5. Have a cooked savoury breakfast (no sugary cereals or toast with jams etc) such as fried eggs and silver beet with some Bulgarian sheep or goats’ feta cheese crumbled on top and a piece of gluten free and grain free focaccia bread;
  6. Drink plenty of pure water during the day instead of being tempted to have snacks between meals;
  7. Get out in the sun as much as you can and use a free app called D Minder to calculate the correct exposure for you depending on where you live;
  8. When working on computers or under artificial light, wear blue blocker glasses to diminish the negative effect that exposure to these light frequencies can have on our hormonal balance;
  9. Do not eat any wheat, rye, barley or oats products;
  10. Try to minimise the consumption of all other grains (the idea here for healthy ageing without inflammatory processes in the body is to reduce the consumption of sugar from all sources to the absolute minimum – sugar, in excess of the very small amount of glucose that we need for energy production, is inflammatory to our cells and is implicated in Alzheimer’s, dementia, diabetes, gut issues, cardiovascular disease, cancer, arthritis and autoimmune diseases);
  11. Eat lots of organic or spray free vegetables and a modest amount of organic or spray free fruits (the same issue of minimising fructose, which is a sugar, applies with fruit – less is best);
  12. Eat organic or at least grass fed meats, but have more vegetables on your plate than meat;
  13. Eat wild caught oily fish such as salmon, mackerel, herring, sardines, whiting (not larger fish like tuna due to the bio-accumulation of mercury – larger fish eat smaller ones and build up higher levels of mercury);
  14. Drink herbal teas throughout the day and if you like coffee try to limit yourself to one organic cup preferably at lunchtime (if your hormones are balanced and you have desirable high cortisol in the morning, you should not need a cup of coffee to get you going in the morning, especially after doing the 5 Tibetans Rites!);
  15. Make and eat plenty of fermented foods (all vegetables can be fermented with mixtures of spices and herbs to create your own custom flavoured super foods). Watch this YouTube video instruction;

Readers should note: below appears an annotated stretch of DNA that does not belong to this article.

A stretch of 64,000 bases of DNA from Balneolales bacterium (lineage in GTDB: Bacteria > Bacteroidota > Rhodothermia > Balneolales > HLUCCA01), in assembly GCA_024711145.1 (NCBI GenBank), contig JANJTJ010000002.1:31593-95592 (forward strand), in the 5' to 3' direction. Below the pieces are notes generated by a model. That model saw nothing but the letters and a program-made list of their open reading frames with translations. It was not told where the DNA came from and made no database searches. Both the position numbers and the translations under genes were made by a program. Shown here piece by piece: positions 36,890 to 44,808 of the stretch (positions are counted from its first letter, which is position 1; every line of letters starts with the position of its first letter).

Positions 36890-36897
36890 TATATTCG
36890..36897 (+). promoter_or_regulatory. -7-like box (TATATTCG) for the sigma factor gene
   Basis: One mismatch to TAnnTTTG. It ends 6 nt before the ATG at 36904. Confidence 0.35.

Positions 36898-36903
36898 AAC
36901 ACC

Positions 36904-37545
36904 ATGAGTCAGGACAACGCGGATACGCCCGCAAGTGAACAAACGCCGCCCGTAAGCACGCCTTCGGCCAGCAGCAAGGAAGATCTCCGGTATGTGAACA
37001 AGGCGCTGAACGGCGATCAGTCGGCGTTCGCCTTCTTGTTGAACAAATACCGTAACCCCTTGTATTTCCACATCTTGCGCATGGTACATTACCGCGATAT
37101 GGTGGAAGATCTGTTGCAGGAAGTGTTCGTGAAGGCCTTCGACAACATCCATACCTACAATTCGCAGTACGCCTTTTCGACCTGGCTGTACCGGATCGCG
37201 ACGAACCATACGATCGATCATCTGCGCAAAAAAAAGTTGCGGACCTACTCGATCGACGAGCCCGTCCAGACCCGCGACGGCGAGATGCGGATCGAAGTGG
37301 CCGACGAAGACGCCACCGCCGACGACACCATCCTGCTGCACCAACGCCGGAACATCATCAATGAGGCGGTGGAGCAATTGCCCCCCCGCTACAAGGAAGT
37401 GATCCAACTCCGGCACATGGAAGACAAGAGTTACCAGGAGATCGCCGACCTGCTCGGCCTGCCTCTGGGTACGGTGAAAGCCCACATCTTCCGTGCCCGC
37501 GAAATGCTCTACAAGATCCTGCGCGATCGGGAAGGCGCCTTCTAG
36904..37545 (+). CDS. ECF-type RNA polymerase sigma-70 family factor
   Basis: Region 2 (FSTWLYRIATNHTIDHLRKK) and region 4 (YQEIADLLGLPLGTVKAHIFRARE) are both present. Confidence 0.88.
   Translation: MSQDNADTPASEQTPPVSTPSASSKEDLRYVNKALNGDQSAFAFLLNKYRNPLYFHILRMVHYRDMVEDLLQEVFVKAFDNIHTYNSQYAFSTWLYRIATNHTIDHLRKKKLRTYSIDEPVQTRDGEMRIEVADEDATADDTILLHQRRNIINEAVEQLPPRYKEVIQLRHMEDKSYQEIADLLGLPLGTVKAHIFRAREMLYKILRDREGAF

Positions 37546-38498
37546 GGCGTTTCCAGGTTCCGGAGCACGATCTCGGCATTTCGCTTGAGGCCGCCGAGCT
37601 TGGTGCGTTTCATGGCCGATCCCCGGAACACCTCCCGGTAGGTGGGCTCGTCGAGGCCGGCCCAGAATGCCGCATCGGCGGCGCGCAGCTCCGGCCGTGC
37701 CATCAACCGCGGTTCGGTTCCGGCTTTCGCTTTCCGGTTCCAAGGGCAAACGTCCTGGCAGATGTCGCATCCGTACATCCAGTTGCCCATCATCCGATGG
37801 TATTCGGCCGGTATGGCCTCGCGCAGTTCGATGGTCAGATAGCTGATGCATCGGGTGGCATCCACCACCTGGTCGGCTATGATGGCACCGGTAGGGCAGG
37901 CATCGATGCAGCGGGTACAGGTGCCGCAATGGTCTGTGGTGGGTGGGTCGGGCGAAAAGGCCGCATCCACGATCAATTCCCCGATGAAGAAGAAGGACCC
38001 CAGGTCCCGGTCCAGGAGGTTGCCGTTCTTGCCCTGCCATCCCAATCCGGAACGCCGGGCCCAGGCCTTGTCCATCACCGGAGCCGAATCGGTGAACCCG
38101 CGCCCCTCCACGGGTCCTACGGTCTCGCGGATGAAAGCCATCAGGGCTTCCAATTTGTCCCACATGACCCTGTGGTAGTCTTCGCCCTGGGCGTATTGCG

16. Try to avoid conventional cows’ milk and try goats’ milk instead. This has a completely different casein profile to cows’ milk and can cause less upset;
  17. Fermented cheeses are ok in moderation. The fermentation process changes the enzymes and produces beneficial bacteria. Similarly kefir made from fermented raw milk has lots of good bacteria, but not everyone can digest dairy well;
  18. Consume only good oils such as organic virgin coconut oil and olive oil, and ghee made from organic butter. Do not use vegetable oils as these go rancid and oxidise quickly and are usually high in omega 6 fatty acids. We need to increase the amount of omega 3 in our diets from oily fish and certain nuts;
  19. Minimise use of mobile phones and your exposure to micro wave radio frequencies from phones and wifi, and from electromagnetic fields in your home and at work;
  20. At night wear blue blocker glasses at home to counter the negative effects of the blue light (from all electronic devices, TVs, and lights) on our hormone production. We want our melatonin production to kick in naturally which it will do when exposed to red light, ie a sunset or a camp fire, but not when our systems are revved up by exposure to blue light;
  21. Practise good sleep hygiene ie no mobile phone or electric devices (alarm/radios etc) within 3 metres of any part of your bed. No watching TV in bed or using computers or other devices. Beds are for sleeping and other pleasures only, they are not an extension of your home office! And try to get to bed before 10pm so that you can wake up in time for the sunrise!

Obviously this is not an exhaustive list, but it gives you a good idea of the areas to concentrate on in a quest for optimal health. We shall be examining all of this in greater detail in future blogs.

Aiming for optimal health, Edith and Tim at CoolWellbeing Foundation.